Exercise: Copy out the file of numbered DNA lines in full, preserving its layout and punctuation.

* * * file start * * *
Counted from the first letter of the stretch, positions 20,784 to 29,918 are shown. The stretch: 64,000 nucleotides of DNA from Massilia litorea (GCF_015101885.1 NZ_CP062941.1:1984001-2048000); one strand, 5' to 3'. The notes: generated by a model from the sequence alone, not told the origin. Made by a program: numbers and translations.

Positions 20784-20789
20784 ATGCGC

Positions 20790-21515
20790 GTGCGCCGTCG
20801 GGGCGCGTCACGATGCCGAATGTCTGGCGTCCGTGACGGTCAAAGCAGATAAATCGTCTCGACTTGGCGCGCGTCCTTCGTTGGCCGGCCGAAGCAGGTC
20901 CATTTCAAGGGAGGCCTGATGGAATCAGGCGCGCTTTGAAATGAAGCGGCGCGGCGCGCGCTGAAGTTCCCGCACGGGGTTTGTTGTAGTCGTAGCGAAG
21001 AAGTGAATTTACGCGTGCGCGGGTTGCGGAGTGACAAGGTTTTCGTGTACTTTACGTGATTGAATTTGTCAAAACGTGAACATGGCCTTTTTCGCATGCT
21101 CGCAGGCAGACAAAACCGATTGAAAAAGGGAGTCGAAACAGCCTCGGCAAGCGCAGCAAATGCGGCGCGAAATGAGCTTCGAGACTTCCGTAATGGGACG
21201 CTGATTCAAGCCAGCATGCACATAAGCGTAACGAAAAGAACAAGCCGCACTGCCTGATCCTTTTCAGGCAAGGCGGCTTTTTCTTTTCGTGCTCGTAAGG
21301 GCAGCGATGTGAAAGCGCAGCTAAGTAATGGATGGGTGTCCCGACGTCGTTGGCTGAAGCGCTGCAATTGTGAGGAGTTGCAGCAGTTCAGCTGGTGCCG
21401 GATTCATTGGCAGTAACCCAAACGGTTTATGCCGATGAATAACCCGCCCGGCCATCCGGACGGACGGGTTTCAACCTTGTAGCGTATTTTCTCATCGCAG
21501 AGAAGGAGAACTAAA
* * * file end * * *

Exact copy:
Counted from the first letter of the stretch, positions 20,784 to 29,918 are shown. The stretch: 64,000 nucleotides of DNA from Massilia litorea (GCF_015101885.1 NZ_CP062941.1:1984001-2048000); one strand, 5' to 3'. The notes: generated by a model from the sequence alone, not told the origin. Made by a program: numbers and translations.

Positions 20784-20789
20784 ATGCGC

Positions 20790-21515
20790 GTGCGCCGTCG
20801 GGGCGCGTCACGATGCCGAATGTCTGGCGTCCGTGACGGTCAAAGCAGATAAATCGTCTCGACTTGGCGCGCGTCCTTCGTTGGCCGGCCGAAGCAGGTC
20901 CATTTCAAGGGAGGCCTGATGGAATCAGGCGCGCTTTGAAATGAAGCGGCGCGGCGCGCGCTGAAGTTCCCGCACGGGGTTTGTTGTAGTCGTAGCGAAG
21001 AAGTGAATTTACGCGTGCGCGGGTTGCGGAGTGACAAGGTTTTCGTGTACTTTACGTGATTGAATTTGTCAAAACGTGAACATGGCCTTTTTCGCATGCT
21101 CGCAGGCAGACAAAACCGATTGAAAAAGGGAGTCGAAACAGCCTCGGCAAGCGCAGCAAATGCGGCGCGAAATGAGCTTCGAGACTTCCGTAATGGGACG
21201 CTGATTCAAGCCAGCATGCACATAAGCGTAACGAAAAGAACAAGCCGCACTGCCTGATCCTTTTCAGGCAAGGCGGCTTTTTCTTTTCGTGCTCGTAAGG
21301 GCAGCGATGTGAAAGCGCAGCTAAGTAATGGATGGGTGTCCCGACGTCGTTGGCTGAAGCGCTGCAATTGTGAGGAGTTGCAGCAGTTCAGCTGGTGCCG
21401 GATTCATTGGCAGTAACCCAAACGGTTTATGCCGATGAATAACCCGCCCGGCCATCCGGACGGACGGGTTTCAACCTTGTAGCGTATTTTCTCATCGCAG
21501 AGAAGGAGAACTAAA